Pope Francis has written a Christmas letter to the Christians of the Middle East saying he is particularly concerned about the children, mothers, elderly, homeless and refugees as they face the prospect of a harsh winter.
He sent the letter to express his closeness to the Middle East Christians at a time of "afflictions and tribulations," the Vatican said on December 24.
This he said is due to "the continuing hostilities in the region, but especially because of the work of a newer and disturbing terrorist organization."
Though the Pope does not refer to the organization by name, Islamic State militants in recent months have forced hundreds of thousands of Christians, Yazidis and other minorities from their homes and villages in Iraq, notes the Vatican news service statement on the papal letter.
"I write to you just before Christmas, knowing that for many of you the music of your Christmas hymns will also be accompanied by tears and sighs," says Francis.
"Nonetheless, the birth of the Son of God in our human flesh is an indescribable mystery of consolation: 'For the grace of God has appeared for the salvation of all people [Tit 2:11].'"
The pontiff says he cannot remain silent in the face of persecution and conflict affecting other religious and ethnic groups.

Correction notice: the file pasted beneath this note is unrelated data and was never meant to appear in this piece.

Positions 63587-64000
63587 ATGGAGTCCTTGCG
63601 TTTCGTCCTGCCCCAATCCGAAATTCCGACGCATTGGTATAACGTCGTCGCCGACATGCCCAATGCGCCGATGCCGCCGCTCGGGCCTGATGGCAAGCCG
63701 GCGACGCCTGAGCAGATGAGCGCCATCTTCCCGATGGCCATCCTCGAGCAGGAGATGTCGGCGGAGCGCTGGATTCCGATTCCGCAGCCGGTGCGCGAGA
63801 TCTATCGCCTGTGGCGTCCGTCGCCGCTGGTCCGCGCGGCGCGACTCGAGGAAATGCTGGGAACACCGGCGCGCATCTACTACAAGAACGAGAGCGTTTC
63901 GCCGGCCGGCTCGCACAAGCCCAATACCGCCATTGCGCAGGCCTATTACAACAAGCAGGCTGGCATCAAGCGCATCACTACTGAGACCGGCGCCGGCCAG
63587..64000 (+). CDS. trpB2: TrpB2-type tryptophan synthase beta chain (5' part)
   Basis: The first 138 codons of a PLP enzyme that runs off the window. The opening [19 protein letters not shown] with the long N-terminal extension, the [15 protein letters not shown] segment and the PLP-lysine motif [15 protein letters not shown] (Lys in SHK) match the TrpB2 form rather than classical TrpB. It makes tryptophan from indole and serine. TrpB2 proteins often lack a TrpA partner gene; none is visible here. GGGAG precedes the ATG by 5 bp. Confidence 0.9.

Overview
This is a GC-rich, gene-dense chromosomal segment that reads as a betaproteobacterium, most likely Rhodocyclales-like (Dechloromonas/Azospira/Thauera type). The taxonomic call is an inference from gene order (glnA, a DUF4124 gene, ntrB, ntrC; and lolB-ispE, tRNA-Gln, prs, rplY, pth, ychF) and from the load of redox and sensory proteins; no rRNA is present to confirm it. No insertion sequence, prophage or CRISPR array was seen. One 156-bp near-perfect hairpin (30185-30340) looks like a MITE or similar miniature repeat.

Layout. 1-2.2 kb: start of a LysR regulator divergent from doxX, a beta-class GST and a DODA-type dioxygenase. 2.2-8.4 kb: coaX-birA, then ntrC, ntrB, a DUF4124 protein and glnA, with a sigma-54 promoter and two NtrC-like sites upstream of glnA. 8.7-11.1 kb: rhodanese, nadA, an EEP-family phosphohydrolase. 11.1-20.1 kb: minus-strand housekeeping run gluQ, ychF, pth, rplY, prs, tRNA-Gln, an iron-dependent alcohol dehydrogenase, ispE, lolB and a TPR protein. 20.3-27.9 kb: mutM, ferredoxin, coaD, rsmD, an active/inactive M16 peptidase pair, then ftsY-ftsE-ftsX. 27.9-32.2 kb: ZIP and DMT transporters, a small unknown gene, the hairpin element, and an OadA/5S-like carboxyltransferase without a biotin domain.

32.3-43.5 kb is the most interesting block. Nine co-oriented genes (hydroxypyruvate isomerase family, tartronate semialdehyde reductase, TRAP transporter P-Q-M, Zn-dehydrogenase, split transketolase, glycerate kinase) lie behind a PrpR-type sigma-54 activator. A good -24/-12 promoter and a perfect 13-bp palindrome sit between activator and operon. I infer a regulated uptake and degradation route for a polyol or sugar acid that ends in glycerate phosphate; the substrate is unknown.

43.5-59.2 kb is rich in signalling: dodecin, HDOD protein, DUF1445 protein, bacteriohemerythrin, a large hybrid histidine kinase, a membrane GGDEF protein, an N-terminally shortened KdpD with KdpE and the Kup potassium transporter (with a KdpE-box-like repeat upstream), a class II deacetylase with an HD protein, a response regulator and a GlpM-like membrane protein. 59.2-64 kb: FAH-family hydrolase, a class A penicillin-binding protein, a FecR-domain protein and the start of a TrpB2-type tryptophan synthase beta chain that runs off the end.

He writes that he cannot remain silent in the face of persecution and conflict affecting other religious and ethnic groups. He is particularly concerned about the children, mothers, elderly, homeless and refugees as they face the prospect of a harsh winter.
Interreligious dialogue marked by openness, truth and love, he says, is the best antidote to religious fundamentalism, "a threat to followers of every religion."
Living in predominantly Muslim nations, the region's Christians can help their fellow Muslims present a "more authentic image of Islam," the Pope writes, "as so many of them desire."
Christians can reiterate that Islam is a religion of peace, compatible with respect for human rights and peaceful coexistence.
The tragic situation of the Christians, Yazidis and other minorities in Iraq, the Pope stresses, "demands that all religious leaders clearly...condemn these crimes unanimously and unambiguously" and "denounce the practice of invoking religion in order to justify them."
At the same time, says Francis as natives to the region, Christians "have the duty and the right to take full part in the life and progress of their nations."
They are called to be "artisans of peace, reconciliation and development, to promote dialogue," he says, to build bridges and cooperate with "all national and international authorities."
Pope Francis says Christians in the Middle East have "an enormous responsibility."
But, he assures them they are not alone – that he is here to encourage them and let them know how precious is their presence and witness. And, he hopes to one day come visit them in person, to comfort them.